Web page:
Are you tired all the time?
If you are tired all the time, you’re not alone. Far from it, in fact. It’s one of the commonest reasons people go to see their doctor.
Over half the people presenting to their doctor as ‘ tired all the time’ can’t be diagnosed with any specific condition.  Doctors refer to it as TATT for short. In such cases, there are no signs of underlying diseases, yet the patient feels most of the time like someone’s pulled the plug out. One of the problems is that doctors’ training invariably doesn’t cater much for non-specific conditions like TATT. Doctors can often successfully diagnose certain underlying conditions that might give rise to fatigue or malaise, such as iron deficiency anaemia, heart disease, various thyroid diseases, type 2 diabetes, kidney or liver disease, upper respiratory tract infections, gastric or duodenal ulcers, Lyme disease or pneumonia. But it’s the more common, non-specific type of fatigue that plagues so many that they have more trouble with, and about which they aren’t necessarily trained to provide answers. For example, testing for mitochondrial function (e.g. ATP profile) or offering a protocol that might kickstart improved mitochondria reserve, is rarely on their possible things-to-do list.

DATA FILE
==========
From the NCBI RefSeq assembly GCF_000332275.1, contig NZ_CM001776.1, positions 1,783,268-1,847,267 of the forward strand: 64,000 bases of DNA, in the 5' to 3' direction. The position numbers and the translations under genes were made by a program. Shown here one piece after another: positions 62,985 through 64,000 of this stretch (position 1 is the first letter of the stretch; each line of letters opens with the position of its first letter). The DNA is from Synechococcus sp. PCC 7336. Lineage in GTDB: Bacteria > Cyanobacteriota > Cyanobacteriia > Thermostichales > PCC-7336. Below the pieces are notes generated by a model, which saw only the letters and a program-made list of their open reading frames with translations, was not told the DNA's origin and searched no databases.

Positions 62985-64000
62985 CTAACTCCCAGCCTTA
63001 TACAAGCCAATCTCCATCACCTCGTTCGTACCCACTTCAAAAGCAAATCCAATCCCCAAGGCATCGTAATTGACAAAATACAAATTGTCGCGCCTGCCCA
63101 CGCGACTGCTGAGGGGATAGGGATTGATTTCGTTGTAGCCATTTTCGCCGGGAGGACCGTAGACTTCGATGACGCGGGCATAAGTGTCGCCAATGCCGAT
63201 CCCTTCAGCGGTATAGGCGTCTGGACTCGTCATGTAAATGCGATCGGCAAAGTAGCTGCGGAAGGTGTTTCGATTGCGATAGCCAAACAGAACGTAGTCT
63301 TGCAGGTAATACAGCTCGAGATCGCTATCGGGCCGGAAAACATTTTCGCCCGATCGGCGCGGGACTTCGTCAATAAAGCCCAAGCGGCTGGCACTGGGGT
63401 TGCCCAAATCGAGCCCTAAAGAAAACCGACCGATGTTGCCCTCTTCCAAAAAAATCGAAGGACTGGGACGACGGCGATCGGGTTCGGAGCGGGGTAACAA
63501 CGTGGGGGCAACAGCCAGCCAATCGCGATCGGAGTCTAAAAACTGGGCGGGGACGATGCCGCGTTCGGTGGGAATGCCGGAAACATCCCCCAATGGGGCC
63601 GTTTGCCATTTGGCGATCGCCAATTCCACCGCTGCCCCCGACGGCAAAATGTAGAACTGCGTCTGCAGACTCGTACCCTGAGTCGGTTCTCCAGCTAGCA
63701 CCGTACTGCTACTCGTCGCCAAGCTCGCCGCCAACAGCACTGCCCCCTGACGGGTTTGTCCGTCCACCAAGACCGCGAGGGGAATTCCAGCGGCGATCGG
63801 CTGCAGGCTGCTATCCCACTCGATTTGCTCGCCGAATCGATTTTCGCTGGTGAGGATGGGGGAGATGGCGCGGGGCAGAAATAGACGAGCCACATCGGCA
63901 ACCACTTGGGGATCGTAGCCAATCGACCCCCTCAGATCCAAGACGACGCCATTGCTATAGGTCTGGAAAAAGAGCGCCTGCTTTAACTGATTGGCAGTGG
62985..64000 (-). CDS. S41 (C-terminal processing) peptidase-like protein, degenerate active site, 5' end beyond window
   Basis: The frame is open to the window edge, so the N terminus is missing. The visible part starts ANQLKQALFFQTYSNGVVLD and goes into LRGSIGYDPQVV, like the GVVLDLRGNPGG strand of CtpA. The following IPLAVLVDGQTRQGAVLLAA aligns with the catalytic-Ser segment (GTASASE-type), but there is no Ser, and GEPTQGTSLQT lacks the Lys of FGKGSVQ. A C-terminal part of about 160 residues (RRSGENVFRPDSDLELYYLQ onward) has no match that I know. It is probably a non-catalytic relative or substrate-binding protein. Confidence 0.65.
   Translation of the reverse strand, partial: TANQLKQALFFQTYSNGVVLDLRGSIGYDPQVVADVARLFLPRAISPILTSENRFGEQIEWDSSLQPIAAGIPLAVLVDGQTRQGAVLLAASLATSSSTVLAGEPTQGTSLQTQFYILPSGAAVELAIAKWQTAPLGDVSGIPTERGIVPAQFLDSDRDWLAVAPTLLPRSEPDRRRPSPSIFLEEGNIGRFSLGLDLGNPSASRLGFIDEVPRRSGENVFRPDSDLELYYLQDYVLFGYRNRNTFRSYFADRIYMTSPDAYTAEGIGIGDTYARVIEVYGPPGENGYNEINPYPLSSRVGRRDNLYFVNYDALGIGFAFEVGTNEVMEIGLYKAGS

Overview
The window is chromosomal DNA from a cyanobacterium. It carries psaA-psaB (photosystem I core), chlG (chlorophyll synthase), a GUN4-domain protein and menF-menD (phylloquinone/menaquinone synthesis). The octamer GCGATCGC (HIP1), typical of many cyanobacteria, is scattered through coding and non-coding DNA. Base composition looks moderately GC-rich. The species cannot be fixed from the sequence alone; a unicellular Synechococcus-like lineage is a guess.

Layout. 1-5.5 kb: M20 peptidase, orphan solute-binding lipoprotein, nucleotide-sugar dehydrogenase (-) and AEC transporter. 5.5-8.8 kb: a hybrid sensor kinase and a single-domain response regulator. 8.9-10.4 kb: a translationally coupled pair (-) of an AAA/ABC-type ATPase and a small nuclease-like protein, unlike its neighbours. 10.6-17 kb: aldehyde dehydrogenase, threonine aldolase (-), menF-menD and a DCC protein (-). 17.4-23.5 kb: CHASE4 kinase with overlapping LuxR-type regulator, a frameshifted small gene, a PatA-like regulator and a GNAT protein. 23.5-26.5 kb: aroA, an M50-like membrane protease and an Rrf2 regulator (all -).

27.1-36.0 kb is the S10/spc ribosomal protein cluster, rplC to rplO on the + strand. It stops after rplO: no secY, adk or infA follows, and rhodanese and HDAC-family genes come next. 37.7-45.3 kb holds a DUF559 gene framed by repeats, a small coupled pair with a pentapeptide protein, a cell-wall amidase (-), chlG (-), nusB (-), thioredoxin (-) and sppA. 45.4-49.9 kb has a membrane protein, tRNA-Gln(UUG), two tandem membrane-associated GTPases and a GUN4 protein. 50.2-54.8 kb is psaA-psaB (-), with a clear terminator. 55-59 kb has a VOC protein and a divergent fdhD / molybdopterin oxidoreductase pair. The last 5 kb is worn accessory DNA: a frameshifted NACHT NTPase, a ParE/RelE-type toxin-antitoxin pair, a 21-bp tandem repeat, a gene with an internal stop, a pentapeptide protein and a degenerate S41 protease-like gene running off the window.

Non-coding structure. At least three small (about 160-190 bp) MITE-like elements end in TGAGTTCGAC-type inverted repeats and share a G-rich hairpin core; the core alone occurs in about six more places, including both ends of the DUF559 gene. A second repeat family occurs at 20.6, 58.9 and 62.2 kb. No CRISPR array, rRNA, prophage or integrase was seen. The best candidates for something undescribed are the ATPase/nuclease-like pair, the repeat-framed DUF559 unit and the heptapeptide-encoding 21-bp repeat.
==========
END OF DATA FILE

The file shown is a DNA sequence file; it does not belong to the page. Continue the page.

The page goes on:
When someone suffers from persistent fatigue, many aspects of their life suffer. The quality of their work, the nature of their relationships or family life, their ability to go out, have fun, holiday, exercise – or even party – are often affected dramatically. Depression and anxiety may be triggers for fatigue, or they may be causes. The bottom line is that all kinds of events in life – ones that any healthy person would find manageable or even enjoyable – become a matter of trepidation. A doctor confronted with someone who exhibits these non-specific fatigue symptoms, along with symptoms of depression or anxiety, will often prescribe SSRI drugs (antidepressants). In the US, up to 10% of the population is taking an antidepressant at any one time.  Things aren’t much different in most other industrialised countries.
2Focus on getting high quality sleep at night in a completely darkened room. Any light (e.g., street light, moonlight) in your bedroom will interfere with your ability to produce melatonin. Maintain good ‘sleep hygiene’ practices, including making sure that you have no electronic devices within five metres of your bed that are switched on while you sleep, and ensure you have at least one hour before bedtime that you are entirely screen free (also minimise screen time generally as far as you can).